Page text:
Extending an offer of securities to investors in New Zealand has just been made easier. On 13 June 2008, the Australian and New Zealand governments brought into effect laws in each country to establish a regime for Trans-Tasman mutual recognition of securities. Now issuers from both Australia and New Zealand will be able to offer securities to the Trans-Tasman market using one disclosure document prepared under the laws of its home country, removing unnecessary regulatory barriers and reducing the cost to business.
The old regime
While the regulatory objectives are similar across the Tasman, to make an offer of securities to New Zealand investors before the enactment of the new laws, an Australian issuer needed to comply with the laws of both jurisdictions, unless an exemption applied. This meant preparation of an investment statement regulated by the New Zealand Securities Act 1978 (New Zealand Securities Act), in addition to the disclosure requirements of the Australian Corporations Act 2001 (Act).
Many Australian issuers were able to meet the requirements of New Zealand's Securities Act (Australian Registered Managed Investment Schemes) Exemption Notice 2003 and then use their Australian product disclosure statement to make an offer in New Zealand, provided they complied with certain conditions. In several ways, the new regime mirrors this exemption.
The new regime
For Australian securities issuers, the new regime means a fundraising can be extended to New Zealand using an Australian regulated prospectus or product disclosure statement without the need for a New Zealand compliant disclosure document, provided the Australian issuer is able to satisfy certain initial criteria and ongoing requirements which are briefly outlined in this article.
Is my offer eligible?
Mutual recognition is intended for offers of securities, including both equity and debt securities such as shares or debentures, interests in managed investment schemes, and certain derivatives over these financial products. An Australian issuer must be incorporated by or under the laws of Australia, a natural person resident in Australia, or be a registered foreign company (under the Act) and not be disqualified or banned.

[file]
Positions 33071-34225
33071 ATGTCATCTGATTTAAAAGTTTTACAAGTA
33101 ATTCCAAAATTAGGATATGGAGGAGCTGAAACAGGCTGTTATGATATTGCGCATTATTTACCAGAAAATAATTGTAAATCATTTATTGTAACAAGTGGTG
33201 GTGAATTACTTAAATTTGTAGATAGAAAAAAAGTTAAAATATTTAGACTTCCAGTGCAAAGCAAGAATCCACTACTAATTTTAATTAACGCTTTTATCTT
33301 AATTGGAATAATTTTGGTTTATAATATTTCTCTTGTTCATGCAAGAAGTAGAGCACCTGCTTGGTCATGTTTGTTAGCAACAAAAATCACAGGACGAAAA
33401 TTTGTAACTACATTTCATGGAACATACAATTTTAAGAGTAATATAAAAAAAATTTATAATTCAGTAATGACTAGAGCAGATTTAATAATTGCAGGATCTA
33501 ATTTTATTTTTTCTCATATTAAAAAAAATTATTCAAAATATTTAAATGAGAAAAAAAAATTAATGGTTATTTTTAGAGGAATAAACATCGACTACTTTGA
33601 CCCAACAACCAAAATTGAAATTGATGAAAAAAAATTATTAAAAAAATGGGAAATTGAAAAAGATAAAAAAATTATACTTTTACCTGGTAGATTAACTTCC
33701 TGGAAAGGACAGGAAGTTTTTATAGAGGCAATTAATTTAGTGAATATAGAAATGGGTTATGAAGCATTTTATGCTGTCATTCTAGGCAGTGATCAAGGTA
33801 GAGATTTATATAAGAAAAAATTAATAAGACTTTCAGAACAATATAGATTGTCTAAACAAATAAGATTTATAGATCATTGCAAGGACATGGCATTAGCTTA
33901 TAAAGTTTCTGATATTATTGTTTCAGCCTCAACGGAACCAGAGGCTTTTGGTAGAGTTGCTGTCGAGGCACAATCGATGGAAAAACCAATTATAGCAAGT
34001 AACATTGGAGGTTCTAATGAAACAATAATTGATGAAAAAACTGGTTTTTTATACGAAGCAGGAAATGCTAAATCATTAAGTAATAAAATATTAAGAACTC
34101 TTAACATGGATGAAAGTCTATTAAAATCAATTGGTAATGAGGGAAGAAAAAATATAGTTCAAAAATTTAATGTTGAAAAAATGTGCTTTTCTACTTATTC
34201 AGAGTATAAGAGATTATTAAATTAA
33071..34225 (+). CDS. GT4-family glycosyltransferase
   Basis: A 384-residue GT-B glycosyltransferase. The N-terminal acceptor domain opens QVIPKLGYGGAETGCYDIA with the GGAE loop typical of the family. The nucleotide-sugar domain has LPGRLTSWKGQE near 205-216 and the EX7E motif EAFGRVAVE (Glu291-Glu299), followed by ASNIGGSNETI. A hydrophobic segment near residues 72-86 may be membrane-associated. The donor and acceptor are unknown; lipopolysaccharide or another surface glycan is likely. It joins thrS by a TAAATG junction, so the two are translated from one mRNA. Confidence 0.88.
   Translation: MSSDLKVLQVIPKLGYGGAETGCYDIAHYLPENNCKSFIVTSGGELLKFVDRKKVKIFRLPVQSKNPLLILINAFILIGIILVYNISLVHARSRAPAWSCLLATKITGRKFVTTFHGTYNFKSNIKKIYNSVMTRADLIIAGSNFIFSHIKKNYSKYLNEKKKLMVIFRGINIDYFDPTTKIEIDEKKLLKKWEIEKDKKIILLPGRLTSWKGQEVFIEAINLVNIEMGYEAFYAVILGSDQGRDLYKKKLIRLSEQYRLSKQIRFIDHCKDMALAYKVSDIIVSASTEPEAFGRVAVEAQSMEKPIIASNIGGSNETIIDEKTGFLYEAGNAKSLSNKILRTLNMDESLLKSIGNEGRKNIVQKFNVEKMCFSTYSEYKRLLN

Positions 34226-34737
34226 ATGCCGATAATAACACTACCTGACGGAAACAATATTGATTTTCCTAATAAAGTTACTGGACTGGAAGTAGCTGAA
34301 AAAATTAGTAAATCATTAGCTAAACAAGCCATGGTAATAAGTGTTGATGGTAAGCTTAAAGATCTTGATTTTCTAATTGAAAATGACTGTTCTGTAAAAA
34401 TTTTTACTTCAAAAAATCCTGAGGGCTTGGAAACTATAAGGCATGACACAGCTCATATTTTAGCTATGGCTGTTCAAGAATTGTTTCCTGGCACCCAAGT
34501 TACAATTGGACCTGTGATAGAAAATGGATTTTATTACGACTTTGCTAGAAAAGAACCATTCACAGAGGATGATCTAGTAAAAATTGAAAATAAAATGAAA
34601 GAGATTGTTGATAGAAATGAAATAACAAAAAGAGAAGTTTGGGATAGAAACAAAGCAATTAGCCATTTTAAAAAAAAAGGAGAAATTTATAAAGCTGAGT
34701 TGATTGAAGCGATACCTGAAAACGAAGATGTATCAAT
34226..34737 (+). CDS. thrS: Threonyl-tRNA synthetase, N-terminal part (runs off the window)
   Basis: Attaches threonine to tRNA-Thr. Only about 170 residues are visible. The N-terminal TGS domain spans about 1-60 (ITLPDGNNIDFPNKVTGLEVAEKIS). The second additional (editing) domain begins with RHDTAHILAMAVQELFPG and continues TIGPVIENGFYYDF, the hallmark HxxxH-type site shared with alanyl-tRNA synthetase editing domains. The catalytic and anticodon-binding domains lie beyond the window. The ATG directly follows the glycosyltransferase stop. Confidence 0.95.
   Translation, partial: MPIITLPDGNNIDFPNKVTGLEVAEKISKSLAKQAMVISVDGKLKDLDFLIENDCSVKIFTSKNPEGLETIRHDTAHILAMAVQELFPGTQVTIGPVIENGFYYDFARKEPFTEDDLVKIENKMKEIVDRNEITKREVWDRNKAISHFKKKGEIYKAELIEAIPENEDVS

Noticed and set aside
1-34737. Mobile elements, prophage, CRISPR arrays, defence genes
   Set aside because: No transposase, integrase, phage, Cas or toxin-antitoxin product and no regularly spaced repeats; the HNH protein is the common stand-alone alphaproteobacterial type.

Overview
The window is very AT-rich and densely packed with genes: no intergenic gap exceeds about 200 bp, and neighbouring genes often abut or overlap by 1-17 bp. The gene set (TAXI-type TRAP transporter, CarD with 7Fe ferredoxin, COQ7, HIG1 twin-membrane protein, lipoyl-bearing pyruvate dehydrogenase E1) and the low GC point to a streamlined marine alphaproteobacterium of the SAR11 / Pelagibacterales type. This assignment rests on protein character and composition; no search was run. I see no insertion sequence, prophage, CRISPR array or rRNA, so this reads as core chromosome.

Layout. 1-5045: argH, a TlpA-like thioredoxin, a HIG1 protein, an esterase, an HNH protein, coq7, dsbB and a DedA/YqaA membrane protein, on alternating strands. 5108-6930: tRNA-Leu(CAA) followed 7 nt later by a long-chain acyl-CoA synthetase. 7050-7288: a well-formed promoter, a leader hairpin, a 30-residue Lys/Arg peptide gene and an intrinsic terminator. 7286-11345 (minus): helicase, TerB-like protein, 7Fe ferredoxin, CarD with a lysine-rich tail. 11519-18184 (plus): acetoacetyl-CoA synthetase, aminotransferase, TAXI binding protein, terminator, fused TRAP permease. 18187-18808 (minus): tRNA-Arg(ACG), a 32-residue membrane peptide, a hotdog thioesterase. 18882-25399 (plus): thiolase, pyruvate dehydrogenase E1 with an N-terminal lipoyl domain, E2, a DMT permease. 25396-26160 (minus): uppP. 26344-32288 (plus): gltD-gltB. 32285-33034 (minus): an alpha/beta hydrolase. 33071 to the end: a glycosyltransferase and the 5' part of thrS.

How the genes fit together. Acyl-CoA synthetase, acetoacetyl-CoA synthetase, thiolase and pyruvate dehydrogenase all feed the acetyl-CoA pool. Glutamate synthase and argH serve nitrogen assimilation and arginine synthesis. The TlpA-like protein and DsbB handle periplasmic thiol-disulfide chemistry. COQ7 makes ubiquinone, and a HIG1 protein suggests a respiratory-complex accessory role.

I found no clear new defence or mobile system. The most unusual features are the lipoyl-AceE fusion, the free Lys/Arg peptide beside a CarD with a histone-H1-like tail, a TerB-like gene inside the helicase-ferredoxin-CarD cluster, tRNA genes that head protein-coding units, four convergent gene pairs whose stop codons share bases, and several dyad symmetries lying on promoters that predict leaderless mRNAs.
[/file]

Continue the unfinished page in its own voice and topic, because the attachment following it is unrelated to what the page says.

An Australian issuer must comply with several entry requirements before its offer may be recognised under the mutual recognition scheme, including the following:
1. The offer must be a regulated offer in Australia and the issuer must be entitled under the Act to offer the securities. This means, for example, that the issuer must be appropriately licensed (if required under the Act) and the offer requires the issue of a prospectus or product disclosure statement.
2. Before making the offer in New Zealand, the Australian issuer must lodge an "opt in" notice with the New Zealand Registrar of Companies accompanied by certain documents relating to the offer.
The Australian issuer must also notify ASIC that it proposes to make an offer in New Zealand. Failure to comply with the initial conditions will mean that the offer falls outside the mutual recognition regime and therefore be a breach of the New Zealand Securities Act (with the relevant penalties applying).
There are several ongoing requirements to be complied with. Briefly, these include the following:
1. The offer must remain a regulated offer compliant with all laws of Australia and must be open in Australia at all times it is open for acceptance in New Zealand.
2. An Australian disclosure document must only be given to a New Zealand investor accompanied by a prescribed warning statement.
3. The Australian issuer must maintain an address for service in New Zealand.
4. Documents relevant to the offer must be filed upon the occurrence of certain events.
Regulation of a Trans-Tasman offer
Mutual recognition offers will be overseen by ASIC in Australia and the Companies Office and the Securities Commission in New Zealand. ASIC and the New Zealand Securities Commission have developed joint guidance to issuers as well as protocols on co-operation and information sharing to ensure the smooth running of the new regime.
While the mutual recognition regime will mean Australian securities issuers may increase the size of the potential market for their products without additional costs, the benefits are likely to be greater for our New Zealand neighbours, who previously have found the compliance and cost hurdles comparatively higher when raising funds across the Tasman.
Mutual recognition into the future
In the long term, Australia and New Zealand's mutual recognition of securities is part of Australia's move towards an increasingly integrated international market. The framework introduced to the Act to facilitate the arrangements with New Zealand has been designed to extend to similar arrangements between the Australian government and other countries with appropriate levels of regulation and consumer protection. We may see developments in the future that will lead to greater freedom for Australian securities issuers to raise funds outside Australia, as well as greater competition in the funds management industry at home.
The content of this article is intended to provide a general guide to the subject matter. Specialist advice should be sought about your specific circumstances.